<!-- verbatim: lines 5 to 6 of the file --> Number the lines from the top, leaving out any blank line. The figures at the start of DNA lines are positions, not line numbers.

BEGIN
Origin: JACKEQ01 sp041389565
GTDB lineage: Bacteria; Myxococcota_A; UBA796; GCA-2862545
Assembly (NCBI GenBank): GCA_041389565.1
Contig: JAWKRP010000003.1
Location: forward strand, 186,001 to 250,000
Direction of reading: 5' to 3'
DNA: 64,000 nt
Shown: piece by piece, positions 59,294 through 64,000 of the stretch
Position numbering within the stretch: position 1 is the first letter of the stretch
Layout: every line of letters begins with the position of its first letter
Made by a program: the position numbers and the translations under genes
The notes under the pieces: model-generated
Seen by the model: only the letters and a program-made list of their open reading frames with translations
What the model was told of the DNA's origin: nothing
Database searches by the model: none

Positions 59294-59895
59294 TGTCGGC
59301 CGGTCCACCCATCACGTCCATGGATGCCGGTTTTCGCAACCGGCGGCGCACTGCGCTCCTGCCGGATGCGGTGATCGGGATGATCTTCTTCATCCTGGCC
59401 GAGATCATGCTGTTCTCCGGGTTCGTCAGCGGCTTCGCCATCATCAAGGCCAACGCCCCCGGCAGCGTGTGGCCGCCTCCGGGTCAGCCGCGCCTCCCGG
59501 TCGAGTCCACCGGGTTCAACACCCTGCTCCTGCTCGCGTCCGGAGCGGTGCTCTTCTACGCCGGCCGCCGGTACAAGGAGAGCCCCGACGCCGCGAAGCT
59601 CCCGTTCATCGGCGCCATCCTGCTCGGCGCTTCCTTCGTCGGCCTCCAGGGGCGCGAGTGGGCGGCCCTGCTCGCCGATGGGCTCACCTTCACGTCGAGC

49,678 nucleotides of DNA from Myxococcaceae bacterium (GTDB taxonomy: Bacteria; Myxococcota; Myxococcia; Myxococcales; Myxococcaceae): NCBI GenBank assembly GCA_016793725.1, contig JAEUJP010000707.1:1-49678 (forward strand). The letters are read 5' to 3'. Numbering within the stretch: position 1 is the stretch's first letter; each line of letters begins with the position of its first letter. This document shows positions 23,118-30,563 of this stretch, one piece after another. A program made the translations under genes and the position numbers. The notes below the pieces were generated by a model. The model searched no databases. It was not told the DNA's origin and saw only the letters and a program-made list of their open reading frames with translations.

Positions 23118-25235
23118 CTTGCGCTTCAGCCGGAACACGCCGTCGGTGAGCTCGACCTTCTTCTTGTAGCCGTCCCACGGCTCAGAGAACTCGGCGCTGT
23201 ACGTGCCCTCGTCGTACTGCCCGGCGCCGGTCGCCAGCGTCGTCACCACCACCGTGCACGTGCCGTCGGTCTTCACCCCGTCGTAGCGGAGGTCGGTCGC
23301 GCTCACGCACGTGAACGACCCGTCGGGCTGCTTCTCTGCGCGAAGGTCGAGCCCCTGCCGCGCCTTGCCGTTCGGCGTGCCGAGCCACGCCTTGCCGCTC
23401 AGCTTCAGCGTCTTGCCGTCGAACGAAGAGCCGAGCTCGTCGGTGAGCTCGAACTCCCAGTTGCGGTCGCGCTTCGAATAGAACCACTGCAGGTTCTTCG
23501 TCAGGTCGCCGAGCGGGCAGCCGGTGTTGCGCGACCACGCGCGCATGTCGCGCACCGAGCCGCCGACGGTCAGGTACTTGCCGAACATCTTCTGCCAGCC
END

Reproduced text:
Location: forward strand, 186,001 to 250,000
Direction of reading: 5' to 3'